Ernesto Ferriol

A picture of Ernesto Ferriol would be incomplete without taking account of the experiences he accumulated immigrating from Cuba to Japan. During this time or Leading up to the journey, he encountered Japanese works depicting scenes from history, folk tales, travel scenes, landscapes, flora, fauna, and erotica known as Ukiyo-e. Within the Ukiyo-e there is a subsection known as Shunga; meaning picture of spring in which spring is a euphemism for sex. Ferriol notices the commentary on life that the Japanese are engaging within their drawings, particularly the Shunga. This is where the melting pot of cultures within the works of one artist begin. His work becomes a blend of both cultures culminating in what the artists refers to as a “Tropical Shunga.” Recontextualizing a “dirty” urban realism that goes beyond a body’s sensuality trying to capture what is fleeting. From there a remembrance is created, a construction from one reality, the Cuban, from a culturally opposite one, the Japanese. Ferriol’s watercolors do not follow a linear narration because he leans on contemporary Cuban literature, his memories, news, and the internet, creating a fragmented perception resulting in his works. He presents both the beautiful and the grotesque within the same plane. Both are revealed with the same relevance, embellishing both and causing a confusing effect to the audience at first glance, as it often happens within everyday life.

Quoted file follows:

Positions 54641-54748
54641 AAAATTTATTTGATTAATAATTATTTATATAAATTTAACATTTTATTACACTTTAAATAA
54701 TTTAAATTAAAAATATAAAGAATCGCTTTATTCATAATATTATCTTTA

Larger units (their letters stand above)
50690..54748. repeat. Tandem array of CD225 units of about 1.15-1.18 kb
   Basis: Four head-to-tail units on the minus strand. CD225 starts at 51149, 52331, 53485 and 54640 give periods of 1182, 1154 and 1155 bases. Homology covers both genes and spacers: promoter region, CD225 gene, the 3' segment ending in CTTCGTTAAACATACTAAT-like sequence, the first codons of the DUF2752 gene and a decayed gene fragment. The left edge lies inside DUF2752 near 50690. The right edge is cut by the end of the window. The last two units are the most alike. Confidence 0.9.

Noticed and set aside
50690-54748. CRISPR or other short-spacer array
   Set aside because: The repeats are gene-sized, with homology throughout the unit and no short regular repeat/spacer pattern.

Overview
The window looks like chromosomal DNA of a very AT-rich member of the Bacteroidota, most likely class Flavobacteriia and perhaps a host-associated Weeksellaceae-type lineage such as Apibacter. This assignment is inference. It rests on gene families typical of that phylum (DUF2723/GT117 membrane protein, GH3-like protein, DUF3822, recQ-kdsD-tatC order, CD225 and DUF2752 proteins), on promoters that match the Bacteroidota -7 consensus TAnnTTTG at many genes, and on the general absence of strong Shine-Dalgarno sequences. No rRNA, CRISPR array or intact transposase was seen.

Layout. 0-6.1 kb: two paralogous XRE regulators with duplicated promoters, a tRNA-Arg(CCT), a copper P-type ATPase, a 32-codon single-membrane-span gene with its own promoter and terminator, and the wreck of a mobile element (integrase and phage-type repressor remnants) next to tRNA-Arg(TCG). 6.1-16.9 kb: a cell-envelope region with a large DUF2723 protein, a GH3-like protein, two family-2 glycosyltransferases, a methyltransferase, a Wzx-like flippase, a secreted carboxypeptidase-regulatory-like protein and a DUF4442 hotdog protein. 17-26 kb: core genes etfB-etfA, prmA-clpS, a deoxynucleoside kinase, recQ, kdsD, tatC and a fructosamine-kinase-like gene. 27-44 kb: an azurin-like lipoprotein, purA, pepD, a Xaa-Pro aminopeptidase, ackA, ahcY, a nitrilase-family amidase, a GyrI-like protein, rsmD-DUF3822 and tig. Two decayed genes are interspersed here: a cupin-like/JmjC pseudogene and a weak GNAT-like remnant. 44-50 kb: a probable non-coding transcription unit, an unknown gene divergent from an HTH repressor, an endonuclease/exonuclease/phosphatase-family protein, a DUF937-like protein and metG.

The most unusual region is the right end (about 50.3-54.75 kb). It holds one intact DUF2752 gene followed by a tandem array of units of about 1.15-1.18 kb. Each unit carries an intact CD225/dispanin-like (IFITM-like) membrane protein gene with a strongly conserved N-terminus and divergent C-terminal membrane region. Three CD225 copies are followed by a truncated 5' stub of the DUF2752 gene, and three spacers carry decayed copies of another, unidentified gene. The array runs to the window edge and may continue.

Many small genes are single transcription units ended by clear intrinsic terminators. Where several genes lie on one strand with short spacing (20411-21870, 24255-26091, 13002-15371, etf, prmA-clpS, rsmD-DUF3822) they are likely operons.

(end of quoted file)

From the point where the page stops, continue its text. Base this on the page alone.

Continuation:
Miguel Angel Salvo

A picture of Salvo would be incomplete without taking account of the experiences he accumulated immigrating from Cuba to Spain, where he began to see other parts of humanity’s history which were seen as taboo within the island. Within his works there is a world within a world. Many scenes come together to create an avalanche of information and stories which invite the audience to take a closer look and explore. At first glance, his works look as though they are simply a collage; however, once there is a closer observation it’s clear that nothing is just simply “beautiful.” Salvo believes that today’s society is submersed within too much information coming from too many dubious channels. His works explore how relative everything is, how fleeting. His work is full of historical images, taken from his relentless exploration of history books. The faces he paints are found in a wide array of historical pages from books about the Holocaust to Soviet magazines full of beautiful women posing in front of cars. He removes the beautiful woman from the glossy pages of a magazine and decontextualizes them by placing them in the middle of a battlefield, hinting to the audience that there should be some mistrust regarding the information given to the population. The beautiful woman beautifies the purchase of a car and softens the war scene. Salvo plays with the images in the same way that the media plays with stories. Salvo becomes a television screen, bombarding the audience with information from the past and present — manipulated and coexisting pictorially within the same space. Every detail is intended to make the audience stop, think, and contemplate creating their own reflection and accounts of what is happening socially to show how values and morals keep changing with the immerse amount of information available. Salvo achieves within his chaos an extraordinary pictorially and aesthetic result. 

Reception cocktail provided by WINE 41

Sponsored in part by the State of Florida, Department of State, Division of Cultural Affairs and the Florida Council on Arts and Culture.